Inflation: 
What Does It Mean For You? 1

What is inflation? How is it measured? And, most importantly, what does it mean for you and your family?

In its simplest form, inflation is the rise in prices of the things we buy. If a 16-ounce steak at your favorite restaurant cost $40 last year and it’s now going for $41, the cost of that steak has inflated by $1, or 2.5%.

There are a number of statistics that attempt to measure how the prices of all goods and services in our economy have risen. The most well known is the Consumer Price Index (CPI). Headline CPI is what is most commonly reported—it incorporates a thorough set of goods and services. Core CPI is headline CPI reduced by the more volatile food and energy components.

CPI—both headline and core—has averaged above 4% for the past 50 years. Core is currently below half of that; headline, which includes the benefit from lower oil prices, is a mere 0.2%.

What does inflation mean for you? For most people, it’s a dual-edged sword. On the one hand, it’s like a tax that reduces your spending power—the same income from last year will buy a slightly smaller basket of goods and services this year. But “slightly” becomes huge when you compound the inflation rate over a long period. For example, 4.1% inflation in the past 50 years means that you’re paying 7.5 times as much for a typical item today than it cost in 1965.

On the other hand, inflation tends to drive up the value of some possessions, such as equities and real estate. Let’s take this a bit further. Inflation is a key determinant of interest rates. When we have low inflation, we typically also have low interest rates. The impact of low interest rates is also dual-edged, because on the one hand, low rates mean you’ll earn very little on savings or other fixed income vehicles. On the other hand, low rates allow businesses to profit more and make more business investments, both of which may translate into higher valuations.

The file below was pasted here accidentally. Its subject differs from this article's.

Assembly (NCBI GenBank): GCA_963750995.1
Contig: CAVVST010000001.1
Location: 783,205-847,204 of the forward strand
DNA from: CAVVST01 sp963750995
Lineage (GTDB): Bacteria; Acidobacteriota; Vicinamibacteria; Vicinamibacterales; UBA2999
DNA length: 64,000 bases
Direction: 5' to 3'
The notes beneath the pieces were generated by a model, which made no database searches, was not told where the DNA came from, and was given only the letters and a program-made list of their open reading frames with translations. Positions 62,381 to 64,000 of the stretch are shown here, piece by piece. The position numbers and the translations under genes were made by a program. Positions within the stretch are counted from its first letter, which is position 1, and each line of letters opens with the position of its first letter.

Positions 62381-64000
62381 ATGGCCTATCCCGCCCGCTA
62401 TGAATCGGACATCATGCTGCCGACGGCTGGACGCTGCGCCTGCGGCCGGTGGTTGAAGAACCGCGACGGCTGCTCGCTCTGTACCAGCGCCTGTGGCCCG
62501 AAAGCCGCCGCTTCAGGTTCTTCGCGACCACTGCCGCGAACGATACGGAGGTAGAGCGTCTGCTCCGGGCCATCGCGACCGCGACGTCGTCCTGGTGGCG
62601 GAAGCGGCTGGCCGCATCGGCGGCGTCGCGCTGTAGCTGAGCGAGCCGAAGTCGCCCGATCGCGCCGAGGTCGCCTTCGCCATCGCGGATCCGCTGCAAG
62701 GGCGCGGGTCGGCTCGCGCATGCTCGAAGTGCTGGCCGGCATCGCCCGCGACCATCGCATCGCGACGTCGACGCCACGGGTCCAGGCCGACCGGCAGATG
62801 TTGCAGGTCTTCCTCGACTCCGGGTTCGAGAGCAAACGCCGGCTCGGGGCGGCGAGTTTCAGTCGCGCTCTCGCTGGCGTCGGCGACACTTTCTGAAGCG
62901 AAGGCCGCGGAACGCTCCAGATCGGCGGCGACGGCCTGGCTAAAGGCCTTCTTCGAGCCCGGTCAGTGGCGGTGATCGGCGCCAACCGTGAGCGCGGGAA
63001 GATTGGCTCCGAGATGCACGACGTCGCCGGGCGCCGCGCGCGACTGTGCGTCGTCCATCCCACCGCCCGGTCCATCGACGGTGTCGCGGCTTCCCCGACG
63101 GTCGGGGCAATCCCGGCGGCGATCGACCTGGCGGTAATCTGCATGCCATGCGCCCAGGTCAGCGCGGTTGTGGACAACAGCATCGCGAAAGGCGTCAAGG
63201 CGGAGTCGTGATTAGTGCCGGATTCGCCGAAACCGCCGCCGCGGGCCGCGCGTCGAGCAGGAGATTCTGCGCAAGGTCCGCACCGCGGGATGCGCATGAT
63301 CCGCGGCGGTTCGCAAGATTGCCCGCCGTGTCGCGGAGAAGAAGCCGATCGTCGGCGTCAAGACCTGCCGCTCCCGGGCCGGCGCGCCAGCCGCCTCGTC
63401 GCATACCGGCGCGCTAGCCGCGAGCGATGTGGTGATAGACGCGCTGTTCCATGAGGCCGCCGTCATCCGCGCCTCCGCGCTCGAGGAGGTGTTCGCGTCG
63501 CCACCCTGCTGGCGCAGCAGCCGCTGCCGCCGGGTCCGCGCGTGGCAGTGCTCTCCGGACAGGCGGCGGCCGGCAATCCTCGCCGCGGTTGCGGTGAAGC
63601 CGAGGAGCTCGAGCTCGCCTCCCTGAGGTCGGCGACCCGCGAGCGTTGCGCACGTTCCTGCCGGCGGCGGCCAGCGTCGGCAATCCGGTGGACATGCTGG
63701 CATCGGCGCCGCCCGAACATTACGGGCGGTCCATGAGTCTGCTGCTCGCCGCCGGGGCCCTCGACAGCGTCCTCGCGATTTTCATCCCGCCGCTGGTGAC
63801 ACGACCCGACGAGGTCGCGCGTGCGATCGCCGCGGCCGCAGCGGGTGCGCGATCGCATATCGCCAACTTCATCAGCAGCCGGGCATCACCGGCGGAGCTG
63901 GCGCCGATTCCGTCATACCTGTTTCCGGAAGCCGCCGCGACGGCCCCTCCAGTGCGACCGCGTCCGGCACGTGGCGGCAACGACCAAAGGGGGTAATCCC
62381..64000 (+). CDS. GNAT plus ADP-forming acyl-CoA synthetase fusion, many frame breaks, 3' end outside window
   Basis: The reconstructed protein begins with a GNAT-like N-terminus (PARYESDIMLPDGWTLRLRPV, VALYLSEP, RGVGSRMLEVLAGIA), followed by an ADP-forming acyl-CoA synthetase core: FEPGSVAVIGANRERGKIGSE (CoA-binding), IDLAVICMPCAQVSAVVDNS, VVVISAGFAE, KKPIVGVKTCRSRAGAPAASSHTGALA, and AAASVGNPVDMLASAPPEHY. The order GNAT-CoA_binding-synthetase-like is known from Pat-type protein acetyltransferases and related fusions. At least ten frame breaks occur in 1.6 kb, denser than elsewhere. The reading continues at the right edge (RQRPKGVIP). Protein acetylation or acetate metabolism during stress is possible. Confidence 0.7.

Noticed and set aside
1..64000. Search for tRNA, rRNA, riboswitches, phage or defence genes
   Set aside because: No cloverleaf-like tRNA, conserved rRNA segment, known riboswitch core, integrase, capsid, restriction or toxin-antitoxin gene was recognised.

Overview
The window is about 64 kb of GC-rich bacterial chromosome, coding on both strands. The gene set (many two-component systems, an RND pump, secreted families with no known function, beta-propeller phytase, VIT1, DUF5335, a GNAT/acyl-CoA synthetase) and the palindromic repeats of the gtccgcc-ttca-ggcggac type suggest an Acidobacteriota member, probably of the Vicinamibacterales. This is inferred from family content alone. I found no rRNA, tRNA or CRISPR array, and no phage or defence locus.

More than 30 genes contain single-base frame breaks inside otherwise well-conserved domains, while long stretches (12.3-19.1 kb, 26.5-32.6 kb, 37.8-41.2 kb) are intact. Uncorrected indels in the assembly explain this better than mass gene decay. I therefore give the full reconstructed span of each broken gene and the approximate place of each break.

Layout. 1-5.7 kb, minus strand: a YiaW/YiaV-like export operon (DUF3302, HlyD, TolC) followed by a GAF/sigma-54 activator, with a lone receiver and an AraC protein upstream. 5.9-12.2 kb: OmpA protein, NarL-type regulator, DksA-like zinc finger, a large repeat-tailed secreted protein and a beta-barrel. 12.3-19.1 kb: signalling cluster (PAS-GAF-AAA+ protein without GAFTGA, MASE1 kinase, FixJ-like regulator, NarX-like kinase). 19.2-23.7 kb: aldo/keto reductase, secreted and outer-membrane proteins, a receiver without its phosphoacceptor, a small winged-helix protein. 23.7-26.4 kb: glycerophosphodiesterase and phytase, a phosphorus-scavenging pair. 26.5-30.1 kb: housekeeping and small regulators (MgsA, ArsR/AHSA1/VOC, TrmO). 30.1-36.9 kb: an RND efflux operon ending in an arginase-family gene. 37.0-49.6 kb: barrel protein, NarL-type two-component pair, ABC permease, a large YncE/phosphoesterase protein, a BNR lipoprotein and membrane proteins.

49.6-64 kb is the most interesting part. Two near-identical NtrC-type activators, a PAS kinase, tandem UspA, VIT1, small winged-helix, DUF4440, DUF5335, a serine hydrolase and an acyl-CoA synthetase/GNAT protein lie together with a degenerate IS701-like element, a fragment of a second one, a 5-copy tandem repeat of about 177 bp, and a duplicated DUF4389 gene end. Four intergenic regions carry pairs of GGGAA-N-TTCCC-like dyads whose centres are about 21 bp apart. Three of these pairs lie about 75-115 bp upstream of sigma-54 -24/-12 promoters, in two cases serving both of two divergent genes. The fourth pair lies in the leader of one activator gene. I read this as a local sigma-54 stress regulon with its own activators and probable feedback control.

On this latter point, interest rates up to 5% correlate with upward movement in stock prices. Rates above 5% correlate with negative stock market returns.

As you can see, inflation is truly a double-edged sword. Gaining an understanding about how inflation affects interest rates and savings provides insight on the big picture and enables investors to strategize and invest accordingly.

Robert A. “Rocky” Mills is a Financial Advisor with the Global Wealth Management Division of Morgan Stanley in Westlake Village.  The information contained in this article is not a solicitation to purchase or sell investments. Any information presented is general in nature and not intended to provide individually tailored investment advice.  The views expressed herein are those of the author and may not necessarily reflect the views of Morgan Stanley Smith Barney LLC, Member SIPC, or its affiliates.